• Catherine Okoro, Ph.D., epidemiologist in the Division of Adult Community Health at the Centers for Disease Control and Prevention.
  • CDC, NCHS. Underlying Cause of Death 1999-2013 on CDC WONDER Online Database, released 2015.
  • Gum Disease Linked to Heart Disease, Tim Friend, USA Today.
  • Rydén L, Buhlin K, Ekstrand E, et al. Periodontitis increases the risk of a first myocardial infarction: A report from the PAROKRANK study. 2016.
  • Jeffcoat et al. Impact of periodontal therapy on general health: evidence from insurance data for five systemic conditions. American Journal of Preventive Medicine. 2014;47(2):166-74.
  • Gum Disease and Heart Disease. American Academy of Periodontology. Dec. 2016. http://www.perio.org/consumer/heart_disease

Tags: dental and medical health, dental health, dental medical health connection, dental hygiene

National Dental Hygiene Month

Posted by Chris Raines on Oct 25, 2018 5:43:43 PM

Veteran Dental Hygienist, Julia, chats with patient during oral hygiene appointment

October is National Dental Hygiene Month.

Dental hygienists provide a crucial role in oral health by helping you to prevent gum disease and tooth decay. Our hygienists work with you and your dentist to maintain a healthy mouth.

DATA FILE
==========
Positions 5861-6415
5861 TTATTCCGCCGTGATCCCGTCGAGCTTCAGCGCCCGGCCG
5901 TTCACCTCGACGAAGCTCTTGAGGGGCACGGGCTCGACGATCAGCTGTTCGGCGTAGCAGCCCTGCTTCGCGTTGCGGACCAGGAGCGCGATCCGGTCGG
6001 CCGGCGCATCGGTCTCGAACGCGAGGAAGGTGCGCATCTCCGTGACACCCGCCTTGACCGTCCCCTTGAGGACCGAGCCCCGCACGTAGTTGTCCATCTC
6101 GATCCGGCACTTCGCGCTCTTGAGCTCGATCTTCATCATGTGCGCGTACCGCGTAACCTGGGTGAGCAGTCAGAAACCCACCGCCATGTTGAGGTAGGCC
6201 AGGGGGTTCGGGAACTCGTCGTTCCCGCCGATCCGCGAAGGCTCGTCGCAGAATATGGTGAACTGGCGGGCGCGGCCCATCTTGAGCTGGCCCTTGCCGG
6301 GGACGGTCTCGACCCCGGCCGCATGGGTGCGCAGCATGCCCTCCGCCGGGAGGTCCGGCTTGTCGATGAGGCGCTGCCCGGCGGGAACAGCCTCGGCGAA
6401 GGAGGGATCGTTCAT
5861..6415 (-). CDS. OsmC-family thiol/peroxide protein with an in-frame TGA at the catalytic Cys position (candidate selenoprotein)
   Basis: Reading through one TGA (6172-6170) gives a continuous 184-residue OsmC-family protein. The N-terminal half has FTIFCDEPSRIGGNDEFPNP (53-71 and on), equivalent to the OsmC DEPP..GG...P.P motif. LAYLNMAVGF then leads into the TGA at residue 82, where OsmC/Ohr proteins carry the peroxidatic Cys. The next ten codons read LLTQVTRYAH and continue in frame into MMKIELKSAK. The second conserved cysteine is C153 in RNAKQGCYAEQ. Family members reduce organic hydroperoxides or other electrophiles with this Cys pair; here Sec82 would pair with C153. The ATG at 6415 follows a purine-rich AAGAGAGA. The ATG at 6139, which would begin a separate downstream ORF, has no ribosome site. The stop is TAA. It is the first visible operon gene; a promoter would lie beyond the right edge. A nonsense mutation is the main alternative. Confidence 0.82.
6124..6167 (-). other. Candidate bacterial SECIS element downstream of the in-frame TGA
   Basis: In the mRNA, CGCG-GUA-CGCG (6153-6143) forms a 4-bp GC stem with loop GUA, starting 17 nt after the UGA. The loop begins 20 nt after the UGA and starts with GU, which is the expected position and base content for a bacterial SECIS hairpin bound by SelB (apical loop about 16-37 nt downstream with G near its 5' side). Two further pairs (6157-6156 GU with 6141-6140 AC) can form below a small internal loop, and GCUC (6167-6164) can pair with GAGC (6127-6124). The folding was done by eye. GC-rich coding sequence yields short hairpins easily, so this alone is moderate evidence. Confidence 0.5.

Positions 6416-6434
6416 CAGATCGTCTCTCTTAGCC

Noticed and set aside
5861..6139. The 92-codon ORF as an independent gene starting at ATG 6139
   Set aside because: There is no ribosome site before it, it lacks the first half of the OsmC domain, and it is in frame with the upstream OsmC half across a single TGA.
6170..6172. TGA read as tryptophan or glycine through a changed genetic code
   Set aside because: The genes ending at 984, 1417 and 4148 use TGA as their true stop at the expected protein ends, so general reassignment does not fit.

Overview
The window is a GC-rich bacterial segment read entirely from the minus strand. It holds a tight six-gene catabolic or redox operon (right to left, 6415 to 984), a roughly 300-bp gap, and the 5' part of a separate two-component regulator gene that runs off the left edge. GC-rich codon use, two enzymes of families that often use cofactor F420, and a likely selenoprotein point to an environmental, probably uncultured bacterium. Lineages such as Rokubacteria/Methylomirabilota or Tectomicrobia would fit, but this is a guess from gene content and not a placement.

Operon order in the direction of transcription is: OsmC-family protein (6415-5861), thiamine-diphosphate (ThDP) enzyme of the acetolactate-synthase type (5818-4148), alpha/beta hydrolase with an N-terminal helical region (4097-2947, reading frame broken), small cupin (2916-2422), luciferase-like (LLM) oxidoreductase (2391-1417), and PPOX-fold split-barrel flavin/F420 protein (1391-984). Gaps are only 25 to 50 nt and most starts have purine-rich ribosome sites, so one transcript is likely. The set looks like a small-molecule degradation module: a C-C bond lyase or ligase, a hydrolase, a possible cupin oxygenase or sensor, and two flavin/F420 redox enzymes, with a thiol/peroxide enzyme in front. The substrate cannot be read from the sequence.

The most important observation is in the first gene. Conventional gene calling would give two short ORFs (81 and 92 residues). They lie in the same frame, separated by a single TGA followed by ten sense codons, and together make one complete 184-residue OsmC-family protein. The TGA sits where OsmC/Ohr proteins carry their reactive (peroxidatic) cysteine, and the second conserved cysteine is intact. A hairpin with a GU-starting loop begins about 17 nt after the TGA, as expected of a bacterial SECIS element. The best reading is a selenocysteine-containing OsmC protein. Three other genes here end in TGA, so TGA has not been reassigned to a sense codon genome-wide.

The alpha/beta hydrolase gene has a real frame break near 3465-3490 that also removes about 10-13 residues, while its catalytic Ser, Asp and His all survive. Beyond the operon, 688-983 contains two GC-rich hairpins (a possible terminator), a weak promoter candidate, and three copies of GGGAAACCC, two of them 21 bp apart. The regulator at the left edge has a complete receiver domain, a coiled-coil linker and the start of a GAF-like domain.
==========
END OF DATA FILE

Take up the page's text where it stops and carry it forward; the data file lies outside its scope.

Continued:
Julia has been treating patients as a Registered Dental Hygienist at Pi Dental Center for 22 years. When asked why she chose this career, Julia acknowledged, “Dental hygiene is rewarding. I see immediate results. Most patients come in for dental hygiene visits twice a year. We create friendships. When we treat patients, we don’t just look at the teeth. We look at the person as a whole. Other issues in a person’s personal life can spill over and impact their dental health. We look at those issues to help us determine the best way to address problems.”

The mouth is a window to the rest of the body that allows the dental team to detect early signs and symptoms of systemic disease. A dental hygienist is often the first person to notice changes in the mouth.